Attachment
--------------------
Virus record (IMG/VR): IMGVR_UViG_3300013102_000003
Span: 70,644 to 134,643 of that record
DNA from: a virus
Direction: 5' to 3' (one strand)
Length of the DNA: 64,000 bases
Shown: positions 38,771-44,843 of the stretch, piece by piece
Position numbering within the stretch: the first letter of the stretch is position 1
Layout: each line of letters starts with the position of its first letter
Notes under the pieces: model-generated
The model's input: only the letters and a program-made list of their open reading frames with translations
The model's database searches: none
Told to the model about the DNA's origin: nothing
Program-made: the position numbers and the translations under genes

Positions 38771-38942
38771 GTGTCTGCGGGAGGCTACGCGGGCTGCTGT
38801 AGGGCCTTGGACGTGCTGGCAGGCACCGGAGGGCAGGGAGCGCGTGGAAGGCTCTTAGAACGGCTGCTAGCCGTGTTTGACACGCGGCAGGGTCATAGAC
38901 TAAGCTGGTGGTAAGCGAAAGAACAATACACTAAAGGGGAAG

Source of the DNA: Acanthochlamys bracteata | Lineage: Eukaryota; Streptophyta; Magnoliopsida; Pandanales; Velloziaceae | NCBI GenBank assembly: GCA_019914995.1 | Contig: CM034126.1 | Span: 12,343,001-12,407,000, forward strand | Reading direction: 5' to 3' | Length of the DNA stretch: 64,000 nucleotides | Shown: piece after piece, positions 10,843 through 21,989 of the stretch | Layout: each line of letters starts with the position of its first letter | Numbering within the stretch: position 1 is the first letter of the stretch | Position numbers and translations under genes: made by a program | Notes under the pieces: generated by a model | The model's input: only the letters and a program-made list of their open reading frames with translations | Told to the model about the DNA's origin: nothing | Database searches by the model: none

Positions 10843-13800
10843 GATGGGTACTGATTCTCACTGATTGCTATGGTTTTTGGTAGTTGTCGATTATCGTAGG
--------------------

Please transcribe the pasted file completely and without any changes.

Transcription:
Virus record (IMG/VR): IMGVR_UViG_3300013102_000003
Span: 70,644 to 134,643 of that record
DNA from: a virus
Direction: 5' to 3' (one strand)
Length of the DNA: 64,000 bases
Shown: positions 38,771-44,843 of the stretch, piece by piece
Position numbering within the stretch: the first letter of the stretch is position 1
Layout: each line of letters starts with the position of its first letter
Notes under the pieces: model-generated
The model's input: only the letters and a program-made list of their open reading frames with translations
The model's database searches: none
Told to the model about the DNA's origin: nothing
Program-made: the position numbers and the translations under genes

Positions 38771-38942
38771 GTGTCTGCGGGAGGCTACGCGGGCTGCTGT
38801 AGGGCCTTGGACGTGCTGGCAGGCACCGGAGGGCAGGGAGCGCGTGGAAGGCTCTTAGAACGGCTGCTAGCCGTGTTTGACACGCGGCAGGGTCATAGAC
38901 TAAGCTGGTGGTAAGCGAAAGAACAATACACTAAAGGGGAAG

Source of the DNA: Acanthochlamys bracteata | Lineage: Eukaryota; Streptophyta; Magnoliopsida; Pandanales; Velloziaceae | NCBI GenBank assembly: GCA_019914995.1 | Contig: CM034126.1 | Span: 12,343,001-12,407,000, forward strand | Reading direction: 5' to 3' | Length of the DNA stretch: 64,000 nucleotides | Shown: piece after piece, positions 10,843 through 21,989 of the stretch | Layout: each line of letters starts with the position of its first letter | Numbering within the stretch: position 1 is the first letter of the stretch | Position numbers and translations under genes: made by a program | Notes under the pieces: generated by a model | The model's input: only the letters and a program-made list of their open reading frames with translations | Told to the model about the DNA's origin: nothing | Database searches by the model: none

Positions 10843-13800
10843 GATGGGTACTGATTCTCACTGATTGCTATGGTTTTTGGTAGTTGTCGATTATCGTAGG